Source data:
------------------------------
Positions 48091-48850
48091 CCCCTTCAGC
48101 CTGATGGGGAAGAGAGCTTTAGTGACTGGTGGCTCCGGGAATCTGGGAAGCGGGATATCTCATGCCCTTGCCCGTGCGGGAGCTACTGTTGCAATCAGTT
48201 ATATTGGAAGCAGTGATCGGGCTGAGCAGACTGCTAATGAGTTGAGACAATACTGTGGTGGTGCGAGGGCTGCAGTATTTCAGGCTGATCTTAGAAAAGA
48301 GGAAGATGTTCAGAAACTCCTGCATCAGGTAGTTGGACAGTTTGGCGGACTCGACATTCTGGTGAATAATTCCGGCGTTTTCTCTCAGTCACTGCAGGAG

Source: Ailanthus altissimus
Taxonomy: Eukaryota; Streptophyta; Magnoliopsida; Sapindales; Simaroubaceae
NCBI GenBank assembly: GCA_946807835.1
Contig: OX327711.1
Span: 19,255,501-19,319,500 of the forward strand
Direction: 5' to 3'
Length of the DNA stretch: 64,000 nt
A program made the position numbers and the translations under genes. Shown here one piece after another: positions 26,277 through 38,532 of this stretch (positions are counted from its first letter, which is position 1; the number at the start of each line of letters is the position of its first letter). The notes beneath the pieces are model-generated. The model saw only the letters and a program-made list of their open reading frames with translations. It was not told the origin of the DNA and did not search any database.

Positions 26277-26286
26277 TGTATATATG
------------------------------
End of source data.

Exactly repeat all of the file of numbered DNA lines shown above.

Positions 48091-48850
48091 CCCCTTCAGC
48101 CTGATGGGGAAGAGAGCTTTAGTGACTGGTGGCTCCGGGAATCTGGGAAGCGGGATATCTCATGCCCTTGCCCGTGCGGGAGCTACTGTTGCAATCAGTT
48201 ATATTGGAAGCAGTGATCGGGCTGAGCAGACTGCTAATGAGTTGAGACAATACTGTGGTGGTGCGAGGGCTGCAGTATTTCAGGCTGATCTTAGAAAAGA
48301 GGAAGATGTTCAGAAACTCCTGCATCAGGTAGTTGGACAGTTTGGCGGACTCGACATTCTGGTGAATAATTCCGGCGTTTTCTCTCAGTCACTGCAGGAG

Source: Ailanthus altissimus
Taxonomy: Eukaryota; Streptophyta; Magnoliopsida; Sapindales; Simaroubaceae
NCBI GenBank assembly: GCA_946807835.1
Contig: OX327711.1
Span: 19,255,501-19,319,500 of the forward strand
Direction: 5' to 3'
Length of the DNA stretch: 64,000 nt
A program made the position numbers and the translations under genes. Shown here one piece after another: positions 26,277 through 38,532 of this stretch (positions are counted from its first letter, which is position 1; the number at the start of each line of letters is the position of its first letter). The notes beneath the pieces are model-generated. The model saw only the letters and a program-made list of their open reading frames with translations. It was not told the origin of the DNA and did not search any database.

Positions 26277-26286
26277 TGTATATATG